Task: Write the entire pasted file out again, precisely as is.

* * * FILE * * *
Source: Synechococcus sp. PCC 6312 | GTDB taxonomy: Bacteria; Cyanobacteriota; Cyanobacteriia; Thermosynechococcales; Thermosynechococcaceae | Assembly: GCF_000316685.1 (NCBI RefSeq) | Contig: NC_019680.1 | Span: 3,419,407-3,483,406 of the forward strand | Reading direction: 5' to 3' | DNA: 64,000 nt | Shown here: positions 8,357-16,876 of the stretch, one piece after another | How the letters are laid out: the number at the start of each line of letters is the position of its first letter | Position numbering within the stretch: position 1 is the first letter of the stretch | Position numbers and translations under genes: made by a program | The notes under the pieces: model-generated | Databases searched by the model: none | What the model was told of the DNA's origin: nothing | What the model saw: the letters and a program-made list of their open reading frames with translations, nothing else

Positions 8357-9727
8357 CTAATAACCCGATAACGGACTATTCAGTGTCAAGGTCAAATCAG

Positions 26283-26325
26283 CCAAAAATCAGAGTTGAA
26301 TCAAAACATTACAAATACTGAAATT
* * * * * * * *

Source: Synechococcus sp. PCC 6312 | GTDB taxonomy: Bacteria; Cyanobacteriota; Cyanobacteriia; Thermosynechococcales; Thermosynechococcaceae | Assembly: GCF_000316685.1 (NCBI RefSeq) | Contig: NC_019680.1 | Span: 3,419,407-3,483,406 of the forward strand | Reading direction: 5' to 3' | DNA: 64,000 nt | Shown here: positions 8,357-16,876 of the stretch, one piece after another | How the letters are laid out: the number at the start of each line of letters is the position of its first letter | Position numbering within the stretch: position 1 is the first letter of the stretch | Position numbers and translations under genes: made by a program | The notes under the pieces: model-generated | Databases searched by the model: none | What the model was told of the DNA's origin: nothing | What the model saw: the letters and a program-made list of their open reading frames with translations, nothing else

Positions 8357-9727
8357 CTAATAACCCGATAACGGACTATTCAGTGTCAAGGTCAAATCAG

Positions 26283-26325
26283 CCAAAAATCAGAGTTGAA
26301 TCAAAACATTACAAATACTGAAATT